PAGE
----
Mother's Search for Answers in Daughter's Death Leads to Shelter Closure - Southern Maryland Headline News

Mother's Search for Answers in Daughter's Death Leads to Shelter Closure

By Guy Leonard, St. Mary's County Times

One of the county’s key providers of shelter and aid services to battered, abused and homeless women has closed its doors, according to its founder and director Rev. Marguerite Morris.

Morris led an organization that often struggled to provide shelter and assistance to displaced women and despite years of seeking aid from the county they never received any assistance as did other non-profits with a long history of accepting tax payer funds.

The organization officially stopped all services to women last week, Morris told The County Times, including referrals to other organizations who helped the abused and displaced.

Half a year ago they closed their doors for actually providing shelter, she said.

Morris said the decision to close Leah’s House’s doors was her choice and was not due to financial problems.

Instead she is moving to Anne Arundel County to be with family. Anne Arundel County is also the place where her daughter Katherine Morris died in 2012 from what police have said was an apparent suicide.

Morris is unsatisfied with the ruling and wants to continue her own investigation.

“I need to get answers on this,” Morris said, who also lost her spouse in 2013. “I wanted to make sure people who supported us don’t feel like they failed.”

More than a year ago Leah’s House handed over control of its day to day operations to a management company but reassumed it before finally closing its doors, Morris said.

Morris had several projects she wanted to complete when founding Leah’s House, including building a dedicated women’s shelter in Valley Lee on the site of the former HappyLand Bar, but that idea never came to fruition.

“We didn’t finish the building but we did accomplish a big work,” Morris said, referring to the group’s work with abused women and trying to feed the hungry. “I just want them to know it was appreciated.”

Morris said that the void left by her daughter and what she believes are the mysterious circumstances under which she died have now become the focus of her life.

“To pursue this I want to be closer to family,” Morris said.

Morris said she believed her daughter was driven to suicide by a U.S. Army Specialist named Isaac Goodwin who Morris alleged married her daughter just so he could receive a greater housing allowance.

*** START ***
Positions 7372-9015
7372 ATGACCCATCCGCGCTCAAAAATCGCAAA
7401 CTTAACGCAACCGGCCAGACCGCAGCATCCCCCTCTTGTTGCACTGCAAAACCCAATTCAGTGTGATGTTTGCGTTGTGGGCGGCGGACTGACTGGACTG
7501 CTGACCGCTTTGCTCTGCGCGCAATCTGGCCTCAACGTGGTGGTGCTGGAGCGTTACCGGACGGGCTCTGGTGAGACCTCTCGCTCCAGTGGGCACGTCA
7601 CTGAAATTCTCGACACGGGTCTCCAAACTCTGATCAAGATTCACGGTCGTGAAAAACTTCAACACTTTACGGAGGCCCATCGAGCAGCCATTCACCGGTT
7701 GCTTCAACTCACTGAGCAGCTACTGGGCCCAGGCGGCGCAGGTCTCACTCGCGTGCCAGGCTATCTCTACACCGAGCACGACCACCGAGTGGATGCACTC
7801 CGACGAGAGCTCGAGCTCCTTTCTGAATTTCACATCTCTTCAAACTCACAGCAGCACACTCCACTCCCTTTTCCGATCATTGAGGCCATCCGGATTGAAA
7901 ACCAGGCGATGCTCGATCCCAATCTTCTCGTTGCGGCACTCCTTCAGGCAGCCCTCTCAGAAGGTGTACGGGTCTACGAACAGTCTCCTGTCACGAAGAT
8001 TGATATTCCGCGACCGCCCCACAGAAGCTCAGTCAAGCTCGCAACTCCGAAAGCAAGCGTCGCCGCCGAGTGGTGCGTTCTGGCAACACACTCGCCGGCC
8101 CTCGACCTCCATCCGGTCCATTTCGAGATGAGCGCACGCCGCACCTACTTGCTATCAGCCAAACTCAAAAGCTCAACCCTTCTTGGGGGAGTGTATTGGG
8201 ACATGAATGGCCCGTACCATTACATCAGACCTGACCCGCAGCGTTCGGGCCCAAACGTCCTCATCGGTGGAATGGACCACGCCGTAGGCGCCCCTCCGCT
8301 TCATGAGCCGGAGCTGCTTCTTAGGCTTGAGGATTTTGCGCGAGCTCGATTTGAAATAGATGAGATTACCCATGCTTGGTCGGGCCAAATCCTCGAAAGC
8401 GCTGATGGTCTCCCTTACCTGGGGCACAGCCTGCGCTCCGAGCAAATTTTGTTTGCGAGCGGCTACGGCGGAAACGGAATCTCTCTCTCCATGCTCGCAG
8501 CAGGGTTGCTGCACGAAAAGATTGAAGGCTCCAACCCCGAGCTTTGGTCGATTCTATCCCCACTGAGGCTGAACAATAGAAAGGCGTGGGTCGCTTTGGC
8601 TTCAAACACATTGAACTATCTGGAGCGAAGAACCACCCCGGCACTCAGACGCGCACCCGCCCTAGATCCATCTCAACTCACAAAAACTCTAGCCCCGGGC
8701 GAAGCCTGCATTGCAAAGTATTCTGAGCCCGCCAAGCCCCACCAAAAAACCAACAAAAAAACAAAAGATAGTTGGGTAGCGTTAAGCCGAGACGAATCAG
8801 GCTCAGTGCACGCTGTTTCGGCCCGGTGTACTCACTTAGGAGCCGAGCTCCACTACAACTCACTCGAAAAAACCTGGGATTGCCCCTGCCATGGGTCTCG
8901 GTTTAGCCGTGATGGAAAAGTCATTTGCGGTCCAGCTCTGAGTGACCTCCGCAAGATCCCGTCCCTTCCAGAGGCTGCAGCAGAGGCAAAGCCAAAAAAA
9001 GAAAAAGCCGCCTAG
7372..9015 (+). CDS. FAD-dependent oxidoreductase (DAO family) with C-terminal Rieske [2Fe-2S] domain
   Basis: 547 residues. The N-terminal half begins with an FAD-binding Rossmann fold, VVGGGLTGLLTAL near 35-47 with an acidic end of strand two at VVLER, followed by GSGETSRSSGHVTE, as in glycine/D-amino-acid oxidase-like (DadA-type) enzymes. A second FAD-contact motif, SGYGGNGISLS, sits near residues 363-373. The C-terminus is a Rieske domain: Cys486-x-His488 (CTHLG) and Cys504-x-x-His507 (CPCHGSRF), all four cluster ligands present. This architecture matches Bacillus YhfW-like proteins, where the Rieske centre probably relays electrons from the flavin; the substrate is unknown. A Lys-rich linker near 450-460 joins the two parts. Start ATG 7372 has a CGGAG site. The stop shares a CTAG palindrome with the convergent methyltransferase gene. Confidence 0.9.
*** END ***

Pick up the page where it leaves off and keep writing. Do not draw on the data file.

The marriage was held in secret in 2011, Morris said, and she did not know about it until her daughter tried to kill herself but failed while she was a student at the University of Maryland.

Morris said her daughter, was just 22 years old when she found out that Goodwin was having affairs with other women; Morris said her daughter believed Goodwin had only married her so he could get a greater housing allowance.

An army report showed that investigators found there was no evidence of fraud committed by Goodwin but that there was evidence of adultery.

They also found evidence that he had failed to pay support to his wife while he was serving in the military.

The army’s investigation into Goodwin found that while there marriage was strained there was no evidence to show that their marriage was void from fraud.

Katherine Morris’ body was found inside her car in a Hanover parking lot May 6, 2012, with Anne Arundel County Police ruling the death a suicide. Police said she had used two lighted charcoal grills inside her car to asphyxiate herself.

Before her death Morris’ mother claims that her daughter had accused Goodwin of fraud and was going to make a complaint with the army’s Inspector General’s office.

An apparent suicide letter left by Katherine Morris was found by Anne Arundel police on her phone at her residence at the University of Maryland.

“I am so sorry for doing this to my parents [and] my friends but I don’t see myself ever being happy again. When I look at my future I don’t see anything. I don’t see kids. I don’t see a husband. I don’t see love. I don’t see happiness. [I] don’t see a career. I just see more misery. It’s easier this way. Please don’t let him get away with what he’s done and what he’s doing. I didn’t deserve this. I couldn’t handle this. It completely [debilitated] me.”

Anne Arundel County police ruled in their investigation that there was no indication of foul play or other suspicious circumstances.

Police reopened their investigation into Morris’ death in 2013 but the family has continued to press for more answers.

Marguerite Morris said she has a meeting scheduled with police and elected leaders later this month regarding her daughter’s death.

Attempts to contact Goodwin for comment were not successful.

Doris Day, one of the members of the board of directors at Leah’s House, said the death of Morris’ daughter was probably the strongest reason for closing the doors but is was also from a lack of support.

There was never any county funding, she said, and also there were too few volunteers to help out.

“It’s been a blessing to me,” Day said of her time at Leah’s House. “It’s a blessing God gave me to help others. Sometimes I still hear from them.

“We needed more laborers, we needed more help from the county but they just weren’t doing it.”

Commissioner Todd Morgan said the issue of Leah’s House funding was one of limited resources and more non-profit entities looking for help.

“She was never included on the list to receive funding,” Morgan said. “We [the prior commissioner board] inherited the list and we felt we couldn’t be the judge of who was in and who was out.”

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